Customer empathy

A few weeks ago, I went shopping at a large, reputable supermarket in Nairobi. I had a cart full of things. One of the items in my cart was a pack of baby wipes. When the cashier tried to scan the barcode on the wipes, her machine did not recognize the barcode. She looked at the barcode then turned to me to tell me that I had picked up the wrong wipes and should go back and get different wipes.

That irked me! How on earth am I expected to know whether the wipes are the “correct” ones or the “wrong” ones. The supermarket places items on aisles, customers pick up what they want then go to the cashier to pay. That’s the supermarket concept. Customers do not concern themselves which whether the barcode on the items that they pick will scan at the cashier’s machine or not. I told the cashier as much. Told her if the wipes were “wrong” (whatever that means) then they shouldn’t have placed them where I could get them. She apologized and figured out how to get the “correct” ones. That cashier lacked customer empathy.

As a customer, I don’t know the supermarket’s processes. All I know is that I should pick the items I want then go pay for them. She lacked customer empathy and focused on the supermarket processes. She did not look at things from my perspective. Sadly, many businesses have not trained their employees on having customer empathy.

Imagine walking into a doctor’s office for a minor aliment. The doctor examines you briefly, asks you some questions about your ailment then asks you for some statistics about your blood. As in, not telling you to go to the lab to have your blood drawn – he asks you expectantly to supply him with the information about your blood that he needs to determine how to treat you. Imagine how shocked you would be that the doctor would have expected you to come with your data about your blood.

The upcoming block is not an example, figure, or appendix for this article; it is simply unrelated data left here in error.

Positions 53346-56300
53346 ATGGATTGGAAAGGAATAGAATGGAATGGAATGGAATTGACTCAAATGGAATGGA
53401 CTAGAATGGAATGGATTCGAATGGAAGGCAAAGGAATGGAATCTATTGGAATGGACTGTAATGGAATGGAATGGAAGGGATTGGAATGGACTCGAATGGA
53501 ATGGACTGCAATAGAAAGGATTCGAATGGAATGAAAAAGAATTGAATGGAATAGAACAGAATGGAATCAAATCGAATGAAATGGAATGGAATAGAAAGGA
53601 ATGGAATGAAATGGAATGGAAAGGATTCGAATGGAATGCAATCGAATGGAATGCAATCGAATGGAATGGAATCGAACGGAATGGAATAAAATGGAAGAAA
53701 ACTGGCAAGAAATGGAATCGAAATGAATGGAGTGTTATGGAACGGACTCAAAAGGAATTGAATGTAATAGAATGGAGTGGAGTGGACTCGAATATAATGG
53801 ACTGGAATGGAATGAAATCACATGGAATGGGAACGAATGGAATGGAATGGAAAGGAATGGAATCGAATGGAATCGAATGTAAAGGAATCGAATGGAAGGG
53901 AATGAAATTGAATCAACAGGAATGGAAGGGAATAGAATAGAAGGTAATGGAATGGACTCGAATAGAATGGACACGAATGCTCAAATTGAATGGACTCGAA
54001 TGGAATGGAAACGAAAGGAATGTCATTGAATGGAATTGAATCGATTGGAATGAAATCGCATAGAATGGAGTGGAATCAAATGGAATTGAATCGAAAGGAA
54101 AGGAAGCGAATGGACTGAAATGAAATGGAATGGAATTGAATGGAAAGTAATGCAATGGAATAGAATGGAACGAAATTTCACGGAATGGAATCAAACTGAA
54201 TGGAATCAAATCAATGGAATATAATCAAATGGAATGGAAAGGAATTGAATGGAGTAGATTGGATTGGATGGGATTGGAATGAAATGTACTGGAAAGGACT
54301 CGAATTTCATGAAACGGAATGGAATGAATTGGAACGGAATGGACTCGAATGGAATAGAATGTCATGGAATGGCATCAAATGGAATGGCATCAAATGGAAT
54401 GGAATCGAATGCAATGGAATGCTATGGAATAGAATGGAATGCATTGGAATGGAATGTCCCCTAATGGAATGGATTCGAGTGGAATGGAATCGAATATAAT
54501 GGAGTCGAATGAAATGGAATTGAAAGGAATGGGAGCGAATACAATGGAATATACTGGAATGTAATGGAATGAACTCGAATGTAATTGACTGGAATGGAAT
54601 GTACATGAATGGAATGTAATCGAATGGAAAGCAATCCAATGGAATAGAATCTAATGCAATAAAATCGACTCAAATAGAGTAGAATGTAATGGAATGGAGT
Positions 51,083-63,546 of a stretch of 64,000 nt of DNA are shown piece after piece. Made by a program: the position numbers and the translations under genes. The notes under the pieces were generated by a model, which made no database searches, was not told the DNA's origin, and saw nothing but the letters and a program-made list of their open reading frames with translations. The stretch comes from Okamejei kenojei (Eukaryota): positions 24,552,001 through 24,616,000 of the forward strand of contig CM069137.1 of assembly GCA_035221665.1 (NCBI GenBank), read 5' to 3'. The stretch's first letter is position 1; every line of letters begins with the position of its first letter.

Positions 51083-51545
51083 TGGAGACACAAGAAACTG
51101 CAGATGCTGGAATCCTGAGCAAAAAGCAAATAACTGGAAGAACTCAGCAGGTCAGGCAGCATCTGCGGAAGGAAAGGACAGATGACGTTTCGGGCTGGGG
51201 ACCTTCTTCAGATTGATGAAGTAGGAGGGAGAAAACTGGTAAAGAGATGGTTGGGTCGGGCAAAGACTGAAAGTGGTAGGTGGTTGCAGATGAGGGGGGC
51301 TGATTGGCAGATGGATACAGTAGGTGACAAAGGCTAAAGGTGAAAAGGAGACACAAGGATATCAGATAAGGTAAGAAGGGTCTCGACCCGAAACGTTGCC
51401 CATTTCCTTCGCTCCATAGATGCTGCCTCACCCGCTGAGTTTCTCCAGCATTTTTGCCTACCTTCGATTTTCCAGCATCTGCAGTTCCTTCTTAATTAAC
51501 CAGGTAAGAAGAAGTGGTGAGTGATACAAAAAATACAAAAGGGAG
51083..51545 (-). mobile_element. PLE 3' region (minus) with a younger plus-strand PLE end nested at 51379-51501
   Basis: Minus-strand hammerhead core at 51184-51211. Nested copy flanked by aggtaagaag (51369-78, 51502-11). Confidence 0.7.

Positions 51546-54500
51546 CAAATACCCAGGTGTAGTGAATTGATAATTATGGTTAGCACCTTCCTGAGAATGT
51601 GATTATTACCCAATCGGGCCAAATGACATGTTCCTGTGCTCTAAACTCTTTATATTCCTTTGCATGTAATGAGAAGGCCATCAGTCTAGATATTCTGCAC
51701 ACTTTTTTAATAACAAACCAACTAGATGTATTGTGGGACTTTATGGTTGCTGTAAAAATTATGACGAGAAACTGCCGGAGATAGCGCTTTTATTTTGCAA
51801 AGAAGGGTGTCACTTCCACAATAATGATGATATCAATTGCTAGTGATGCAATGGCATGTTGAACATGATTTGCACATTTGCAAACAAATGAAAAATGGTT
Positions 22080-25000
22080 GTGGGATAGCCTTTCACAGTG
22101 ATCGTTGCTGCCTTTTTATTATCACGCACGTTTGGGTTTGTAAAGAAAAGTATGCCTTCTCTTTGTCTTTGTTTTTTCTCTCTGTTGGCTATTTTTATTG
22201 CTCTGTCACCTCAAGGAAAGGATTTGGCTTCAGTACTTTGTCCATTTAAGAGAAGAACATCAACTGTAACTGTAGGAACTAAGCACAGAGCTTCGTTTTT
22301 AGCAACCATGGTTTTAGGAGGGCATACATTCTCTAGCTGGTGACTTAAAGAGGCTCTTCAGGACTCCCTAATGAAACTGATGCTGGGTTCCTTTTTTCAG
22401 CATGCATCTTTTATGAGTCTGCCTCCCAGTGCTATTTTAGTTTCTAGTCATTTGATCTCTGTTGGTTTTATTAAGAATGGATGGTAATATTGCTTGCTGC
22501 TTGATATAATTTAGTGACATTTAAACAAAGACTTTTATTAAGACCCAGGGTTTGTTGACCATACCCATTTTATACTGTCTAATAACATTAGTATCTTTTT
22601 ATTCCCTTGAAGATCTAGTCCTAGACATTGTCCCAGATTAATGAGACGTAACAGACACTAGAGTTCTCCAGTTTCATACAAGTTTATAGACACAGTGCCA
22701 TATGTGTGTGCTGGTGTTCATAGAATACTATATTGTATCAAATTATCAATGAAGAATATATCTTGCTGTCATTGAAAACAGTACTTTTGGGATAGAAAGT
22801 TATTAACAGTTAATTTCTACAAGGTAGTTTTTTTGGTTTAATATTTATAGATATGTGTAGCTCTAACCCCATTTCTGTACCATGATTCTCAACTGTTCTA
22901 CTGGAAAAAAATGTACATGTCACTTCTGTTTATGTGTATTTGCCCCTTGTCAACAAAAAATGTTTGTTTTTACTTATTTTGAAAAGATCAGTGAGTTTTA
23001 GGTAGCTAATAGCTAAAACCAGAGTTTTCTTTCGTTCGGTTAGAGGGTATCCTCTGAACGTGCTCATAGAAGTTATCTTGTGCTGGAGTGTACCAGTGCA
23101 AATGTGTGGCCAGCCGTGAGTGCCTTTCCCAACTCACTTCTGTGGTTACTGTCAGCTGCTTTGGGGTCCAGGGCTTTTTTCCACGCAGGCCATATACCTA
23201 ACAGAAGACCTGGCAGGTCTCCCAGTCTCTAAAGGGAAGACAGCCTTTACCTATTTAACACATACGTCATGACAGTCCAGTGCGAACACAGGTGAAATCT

Many times when dealing with customer facing employees, I as a customer, feel that same shock. I’m left wondering, “How do you expect me to know that or provide that!” It’s the same way I felt with that cashier.

Organizations need processes, policies and procedures in order to function effectively and efficiently. They are important. However, if you expect the customer to participate in procedures, it is very important that you provide a friction-less way for them to participate and make sure that they understand how to participate. In the example of the doctor needing a blood data in order to complete his diagnosis, most clinics and hospitals give the patients clear instructions on how to provide a blood sample. They tell you where to go and have provided lab technicians to draw blood and test it. The patient needs to participate in the hospital procedures but it is clear how they are to participate.

We are in the age of the customer. Customers’ expectations have been raised by various innovations that have come about in the last few years. Customer is king. If you don’t make their experience with you friction-less, they will move right along. They have options.